“Language is the primary tool in uniting people of all ethnicities. The era we live in today is the best for the use of language where we see many efforts to create division among the people.” said Mr. Milinda Mayadunna of the Department of Official Languages. We spoke with Mr. Mayadunna on how language can be better used as a tool for reconciliation in Sri Lanka.
This is a brief interview with Ms. Juwairiya, Director at Muslim Women Development Trust and Counsellor, Empowerment of Women and Families on the much needed reconciliation efforts that should take place after the recent Easter Sunday Attacks.
In the present Sri Lankan context, bringing about reconciliation and coexistence among the races requires discussion on proposals submitted by us in 2015 regarding transitional justice, amendments to the constitution and reconciliation activities said Dr. Packiyasothy Saravanamuthu, Director of the Centre for Policy Alternatives and Secretary, Government Reconciliation Task Force. Dro Saravanamuthu and his initiatives have operated as a voice of conscience to state bodies in Sri Lanka for several years.
Thousands were arrested across Sri Lanka following Easter Sunday’s bombings. One detainee, Ms. Mazahima, a 47 year old from Hasalaka, Mahiyanganaya was not arrested on suspicion of being a terrorist, but simply on the basis on her clothes. She was charged with wearing a garment which a purported a Dharma Chakra, a Buddhist religious symbol. She was detained for 17 days and then released on personal bail of Rs. 100,000.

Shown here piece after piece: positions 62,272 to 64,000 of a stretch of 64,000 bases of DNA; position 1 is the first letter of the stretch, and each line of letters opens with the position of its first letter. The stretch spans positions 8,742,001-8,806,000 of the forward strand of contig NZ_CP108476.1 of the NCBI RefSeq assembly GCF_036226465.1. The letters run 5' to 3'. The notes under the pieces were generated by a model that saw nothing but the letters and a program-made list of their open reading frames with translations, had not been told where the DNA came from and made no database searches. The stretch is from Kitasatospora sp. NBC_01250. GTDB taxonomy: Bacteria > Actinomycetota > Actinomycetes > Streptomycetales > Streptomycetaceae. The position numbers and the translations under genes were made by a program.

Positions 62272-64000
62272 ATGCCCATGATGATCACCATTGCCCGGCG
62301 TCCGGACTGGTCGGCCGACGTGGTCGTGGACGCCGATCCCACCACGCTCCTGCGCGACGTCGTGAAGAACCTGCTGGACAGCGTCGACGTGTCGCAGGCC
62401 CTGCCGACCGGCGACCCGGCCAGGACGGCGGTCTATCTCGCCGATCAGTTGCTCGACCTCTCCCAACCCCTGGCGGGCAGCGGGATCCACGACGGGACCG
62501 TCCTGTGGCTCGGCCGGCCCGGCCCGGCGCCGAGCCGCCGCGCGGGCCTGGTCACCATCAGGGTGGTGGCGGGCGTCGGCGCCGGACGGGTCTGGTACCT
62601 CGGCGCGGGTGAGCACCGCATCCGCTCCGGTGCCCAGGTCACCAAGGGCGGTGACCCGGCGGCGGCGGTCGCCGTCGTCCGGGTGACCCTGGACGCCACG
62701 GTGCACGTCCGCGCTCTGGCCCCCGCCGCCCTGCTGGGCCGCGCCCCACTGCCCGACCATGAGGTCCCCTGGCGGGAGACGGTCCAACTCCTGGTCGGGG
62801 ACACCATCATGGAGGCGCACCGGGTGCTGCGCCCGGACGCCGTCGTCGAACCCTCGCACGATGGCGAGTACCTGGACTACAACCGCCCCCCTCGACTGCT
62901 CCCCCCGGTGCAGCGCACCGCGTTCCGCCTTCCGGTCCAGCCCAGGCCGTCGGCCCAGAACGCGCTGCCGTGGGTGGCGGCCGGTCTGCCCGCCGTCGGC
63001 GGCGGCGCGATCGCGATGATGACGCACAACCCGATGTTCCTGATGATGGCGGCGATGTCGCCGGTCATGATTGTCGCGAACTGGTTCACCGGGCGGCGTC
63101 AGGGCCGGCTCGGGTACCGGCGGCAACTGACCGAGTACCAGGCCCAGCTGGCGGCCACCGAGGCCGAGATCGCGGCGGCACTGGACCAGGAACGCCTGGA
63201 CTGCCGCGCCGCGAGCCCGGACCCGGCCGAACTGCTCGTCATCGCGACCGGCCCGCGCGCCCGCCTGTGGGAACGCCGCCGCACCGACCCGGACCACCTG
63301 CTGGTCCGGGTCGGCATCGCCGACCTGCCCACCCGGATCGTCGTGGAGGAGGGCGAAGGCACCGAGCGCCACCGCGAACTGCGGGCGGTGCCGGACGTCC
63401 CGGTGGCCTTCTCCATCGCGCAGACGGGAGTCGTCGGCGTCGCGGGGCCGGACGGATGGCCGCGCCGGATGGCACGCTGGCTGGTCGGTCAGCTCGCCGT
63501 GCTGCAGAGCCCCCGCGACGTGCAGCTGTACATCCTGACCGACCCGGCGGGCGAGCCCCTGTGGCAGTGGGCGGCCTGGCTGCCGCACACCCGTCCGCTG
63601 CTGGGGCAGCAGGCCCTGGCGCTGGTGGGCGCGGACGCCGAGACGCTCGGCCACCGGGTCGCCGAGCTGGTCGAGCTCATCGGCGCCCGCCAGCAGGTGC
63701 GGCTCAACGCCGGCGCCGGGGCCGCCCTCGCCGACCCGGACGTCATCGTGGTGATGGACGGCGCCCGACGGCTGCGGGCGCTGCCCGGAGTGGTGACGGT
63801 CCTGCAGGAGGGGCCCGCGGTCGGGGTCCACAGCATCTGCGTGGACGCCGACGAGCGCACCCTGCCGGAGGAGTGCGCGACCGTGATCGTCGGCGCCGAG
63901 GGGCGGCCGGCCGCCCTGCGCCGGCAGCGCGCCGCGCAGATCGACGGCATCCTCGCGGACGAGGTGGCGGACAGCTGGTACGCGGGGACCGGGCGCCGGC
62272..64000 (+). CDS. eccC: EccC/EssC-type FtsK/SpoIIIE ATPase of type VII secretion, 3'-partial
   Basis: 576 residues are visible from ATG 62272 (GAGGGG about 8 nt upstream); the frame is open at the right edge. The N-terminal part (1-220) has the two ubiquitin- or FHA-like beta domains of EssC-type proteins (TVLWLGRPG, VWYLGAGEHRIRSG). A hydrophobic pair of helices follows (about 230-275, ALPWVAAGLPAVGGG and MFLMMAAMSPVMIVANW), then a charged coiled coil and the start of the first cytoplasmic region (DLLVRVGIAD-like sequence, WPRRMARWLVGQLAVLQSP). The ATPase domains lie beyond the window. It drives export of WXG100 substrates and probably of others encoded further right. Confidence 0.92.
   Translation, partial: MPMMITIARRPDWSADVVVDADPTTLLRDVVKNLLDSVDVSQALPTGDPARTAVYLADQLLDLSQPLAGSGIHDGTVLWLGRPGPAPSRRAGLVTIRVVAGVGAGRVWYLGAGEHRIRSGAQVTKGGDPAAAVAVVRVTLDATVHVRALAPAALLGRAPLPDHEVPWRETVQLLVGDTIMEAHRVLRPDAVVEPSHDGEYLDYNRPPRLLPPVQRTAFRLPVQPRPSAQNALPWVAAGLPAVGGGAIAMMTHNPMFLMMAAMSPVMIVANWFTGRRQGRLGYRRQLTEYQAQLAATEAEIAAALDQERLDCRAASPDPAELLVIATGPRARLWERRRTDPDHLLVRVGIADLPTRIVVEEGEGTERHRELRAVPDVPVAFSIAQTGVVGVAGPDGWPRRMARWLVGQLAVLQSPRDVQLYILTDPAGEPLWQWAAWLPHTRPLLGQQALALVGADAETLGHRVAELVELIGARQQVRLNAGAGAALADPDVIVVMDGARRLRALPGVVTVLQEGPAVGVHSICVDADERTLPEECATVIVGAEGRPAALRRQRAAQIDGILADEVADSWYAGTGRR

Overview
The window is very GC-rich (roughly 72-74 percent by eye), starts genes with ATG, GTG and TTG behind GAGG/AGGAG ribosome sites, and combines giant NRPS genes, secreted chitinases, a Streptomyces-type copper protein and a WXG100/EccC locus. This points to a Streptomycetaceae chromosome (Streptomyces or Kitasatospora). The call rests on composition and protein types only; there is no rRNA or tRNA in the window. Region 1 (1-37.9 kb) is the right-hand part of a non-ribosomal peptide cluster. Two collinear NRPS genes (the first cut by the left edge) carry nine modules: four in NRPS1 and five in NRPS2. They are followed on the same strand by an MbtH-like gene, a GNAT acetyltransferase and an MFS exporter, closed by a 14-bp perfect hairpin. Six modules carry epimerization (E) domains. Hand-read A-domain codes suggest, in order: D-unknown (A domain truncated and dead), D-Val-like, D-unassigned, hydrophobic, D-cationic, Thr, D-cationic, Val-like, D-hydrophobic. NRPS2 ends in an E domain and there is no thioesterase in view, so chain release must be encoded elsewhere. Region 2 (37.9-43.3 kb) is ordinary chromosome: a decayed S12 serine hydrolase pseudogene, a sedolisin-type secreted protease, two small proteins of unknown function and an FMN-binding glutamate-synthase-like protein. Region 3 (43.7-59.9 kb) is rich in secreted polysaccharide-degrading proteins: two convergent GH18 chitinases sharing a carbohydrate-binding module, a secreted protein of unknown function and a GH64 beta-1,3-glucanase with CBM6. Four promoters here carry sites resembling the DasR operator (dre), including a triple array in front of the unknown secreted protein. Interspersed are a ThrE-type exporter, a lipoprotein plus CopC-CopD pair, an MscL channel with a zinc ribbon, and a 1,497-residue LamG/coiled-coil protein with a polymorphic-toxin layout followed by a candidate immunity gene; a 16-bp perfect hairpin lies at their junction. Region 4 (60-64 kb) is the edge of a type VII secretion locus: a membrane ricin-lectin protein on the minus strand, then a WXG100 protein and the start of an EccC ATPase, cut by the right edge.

Wanaspathi Uruwarige Wannila Aththo is the present leader of Sri Lanka’s tribe of indigenous people called Veddahs. Wannila Aththo expressed his concern about the present sociopolitical and cultural aspects of the country. Having remained unbiased on national issues, he expressed his opinions relating to the aftermath of the Easter Sunday attacks in Sri Lanka in an exclusive interview with Catamaran recently.
“If the Executive President, the Defense Sector and Judiciary of the country function properly, racial harmony is likely to be seen,” says Izzadeen Lathief, Coordinator of the Human Rights Commission of Sri Lanka, Kalmunai Region.
Poor and uneducated young men risk their lives to clear landmines leftover from the war. Proper funding could make the job safer.